Flying High

Apart from the Steadicam Jr., intended for cameras up to about 5 pounds, Steadicam rigs have followed inventor Garrett Brown’s original design of a vest with a jointed arm attached. Other companies have tried to emulate the successful form, but what Brown calls the “Iso-Elastic” arm design has been hard to beat. So when Steadicam showed the Flyer — which is made for cameras weighing up to 15 pounds and retails for $6,500 — at NAB last April, and reported that it has the same feel and performance as its top-of-the-line systems, it generated lots of interest.

The Flyer is now in full production, after having undergone a few alterations, notably the addition of a quick-release buckle at the bottom of the vest and an increased size of the chest plate for added comfort for larger operators. The Iso-Elastic arm, the essence of the Flyer, remains unchanged. It was in development for a few years; testing was conducted secretly in New York City and, of all places, Bhutan in the Himalayas, where the first prototype was used under the most rigorous conditions by cinematographer Alan Kozlowski on Travelers and Magicians, Bhutan’s first indigenous feature film.

AC was interested in an appraisal of the Flyer by an experienced Steadicam operator. I chose Kevin Braband, an operator and cinematographer from the San Francisco Bay area. “Cameras have been getting lighter and lighter, particularly in the video world,” says Braband. “By ‘96, more Steadicam rigs were being sold for video than for film. The Steadicam people asked me to be an assistant teacher because of my familiarity with video cameras.” The year following Braband’s participation in the workshop, he became an assistant instructor at the Steadicam Workshops sponsored by the International Film and Video Workshops in Rockport, Maine. He owns a Steadicam Master series EDTV model, which costs about $50,000 and handles cameras weighing 20-45 pounds.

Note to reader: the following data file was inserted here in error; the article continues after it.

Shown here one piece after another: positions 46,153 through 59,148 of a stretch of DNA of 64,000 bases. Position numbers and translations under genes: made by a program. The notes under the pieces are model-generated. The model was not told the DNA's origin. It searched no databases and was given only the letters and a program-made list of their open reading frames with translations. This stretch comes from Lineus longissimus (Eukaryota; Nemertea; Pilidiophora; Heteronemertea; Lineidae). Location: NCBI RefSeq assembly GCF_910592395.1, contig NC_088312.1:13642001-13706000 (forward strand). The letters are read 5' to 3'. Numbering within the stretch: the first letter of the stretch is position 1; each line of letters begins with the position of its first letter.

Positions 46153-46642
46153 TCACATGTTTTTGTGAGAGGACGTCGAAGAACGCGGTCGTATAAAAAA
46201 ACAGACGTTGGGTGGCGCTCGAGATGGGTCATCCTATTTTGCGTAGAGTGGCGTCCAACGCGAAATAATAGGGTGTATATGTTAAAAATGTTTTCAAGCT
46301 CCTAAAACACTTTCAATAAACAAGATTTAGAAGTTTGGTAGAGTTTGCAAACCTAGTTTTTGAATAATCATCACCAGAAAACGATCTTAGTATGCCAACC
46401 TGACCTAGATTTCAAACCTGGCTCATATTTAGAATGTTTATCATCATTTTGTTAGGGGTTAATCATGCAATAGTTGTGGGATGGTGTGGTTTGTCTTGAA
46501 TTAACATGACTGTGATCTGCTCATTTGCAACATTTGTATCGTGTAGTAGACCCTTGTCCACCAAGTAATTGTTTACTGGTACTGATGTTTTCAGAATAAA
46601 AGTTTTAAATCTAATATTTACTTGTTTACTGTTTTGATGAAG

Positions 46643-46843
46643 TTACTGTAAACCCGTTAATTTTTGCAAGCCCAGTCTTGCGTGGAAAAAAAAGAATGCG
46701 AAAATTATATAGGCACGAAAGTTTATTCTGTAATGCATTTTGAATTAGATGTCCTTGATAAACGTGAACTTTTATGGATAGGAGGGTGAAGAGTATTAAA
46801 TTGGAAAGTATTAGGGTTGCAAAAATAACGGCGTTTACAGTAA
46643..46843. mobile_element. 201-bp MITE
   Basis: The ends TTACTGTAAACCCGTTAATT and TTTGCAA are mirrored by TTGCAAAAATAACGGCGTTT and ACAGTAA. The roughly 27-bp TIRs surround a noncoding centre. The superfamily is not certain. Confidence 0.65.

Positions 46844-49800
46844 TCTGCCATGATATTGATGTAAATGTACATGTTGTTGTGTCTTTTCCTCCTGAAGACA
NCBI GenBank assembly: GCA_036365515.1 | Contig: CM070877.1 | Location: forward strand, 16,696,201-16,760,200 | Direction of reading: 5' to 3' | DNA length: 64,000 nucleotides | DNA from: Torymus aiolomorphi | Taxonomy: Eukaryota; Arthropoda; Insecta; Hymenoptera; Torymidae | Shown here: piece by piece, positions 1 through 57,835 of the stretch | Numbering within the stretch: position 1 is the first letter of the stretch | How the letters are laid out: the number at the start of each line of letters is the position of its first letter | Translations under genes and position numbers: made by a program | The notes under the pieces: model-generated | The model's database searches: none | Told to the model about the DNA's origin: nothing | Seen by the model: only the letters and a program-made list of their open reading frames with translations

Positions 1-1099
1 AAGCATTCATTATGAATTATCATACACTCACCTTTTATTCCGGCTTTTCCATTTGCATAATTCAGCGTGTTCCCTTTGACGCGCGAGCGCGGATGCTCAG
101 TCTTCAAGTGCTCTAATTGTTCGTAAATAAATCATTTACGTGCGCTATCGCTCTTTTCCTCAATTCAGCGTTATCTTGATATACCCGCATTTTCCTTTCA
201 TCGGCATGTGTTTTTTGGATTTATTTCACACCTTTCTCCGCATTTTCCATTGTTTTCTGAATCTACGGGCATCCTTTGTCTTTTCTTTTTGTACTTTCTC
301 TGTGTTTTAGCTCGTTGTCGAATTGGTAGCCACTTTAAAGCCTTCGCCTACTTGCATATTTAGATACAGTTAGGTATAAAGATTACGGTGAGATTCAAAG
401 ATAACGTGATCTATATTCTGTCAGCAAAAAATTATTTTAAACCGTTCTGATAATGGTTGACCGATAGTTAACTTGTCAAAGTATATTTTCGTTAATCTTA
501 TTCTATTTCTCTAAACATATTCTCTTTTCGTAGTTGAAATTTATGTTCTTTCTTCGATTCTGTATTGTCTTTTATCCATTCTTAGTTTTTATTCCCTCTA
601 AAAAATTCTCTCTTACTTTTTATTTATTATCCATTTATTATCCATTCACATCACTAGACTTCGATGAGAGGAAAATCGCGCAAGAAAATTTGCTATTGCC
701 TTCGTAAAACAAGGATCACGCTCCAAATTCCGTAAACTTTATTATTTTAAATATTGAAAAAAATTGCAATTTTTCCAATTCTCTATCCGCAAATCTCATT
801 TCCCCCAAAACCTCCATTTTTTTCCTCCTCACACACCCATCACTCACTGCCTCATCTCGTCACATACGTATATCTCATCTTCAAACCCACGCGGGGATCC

We tried the Flyer with my own Panasonic SDX900 and Fujinon 13x4.5 lens, which is very wide and, I thought, ideal for Steadicam use. The ability to fine-tune the balance with the IDX stackable batteries was very useful, and the Flyer can be supplied with IDX mounts. With the SDX900, we were close to the 15-pound limit, so the gimbal was positioned close to the stage. Braband noted that to be on the safe side, any camera coming close to the limit of 15 pounds should be configured for use and then weighed just to be sure that the all-up weight doesn’t exceed the limit. If you don’t have a suitable scale, your local UPS depot will probably oblige.

“I flew a fully loaded Sony PD150 on the Flyer with no problems,” offers Braband. “The Panasonic DVX100A also works very well with this rig.” At IBC this year, Garrett Brown demonstrated the Flyer with the new Arri 235.

The Flyer features a tool-free adjustment in two axes of the arm-to-body angle, and lots of adjustments for operator comfort in the vest. Once set, the vest can be removed and doesn’t have to be readjusted when the same operator dons it again. Top-to-bottom range of camera travel is 30", and the Flyer operates in both standard and low modes. In low mode, the camera can go down to about knee level.

Brown claims that if you close your eyes, you can’t tell the performance from that of an $18,000 arm, except that experienced operators will encounter less back strain with the lighter cameras.

“Compared to the Master or Ultra series, the Flyer feels like a lighter version of the big rigs,” explains Braband. “The gimbal and arm feel lighter but have the same smoothness and motion. Garrett spent a long time getting the new arm to behave like the bigger arms.”

The Flyer comes as a complete package: vest, arm, post, gimbal, stand, sled and 16:9/4:3 monitor. The low-mode kit is an optional extra at $395, and two IDX batteries and a charger are also optional.

For more information, contact the Tiffen Company, LLC, parent company of Steadicam, at (205) 980-8629, fax (205) 981-6561, or visit

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© 2004 American Cinematographer.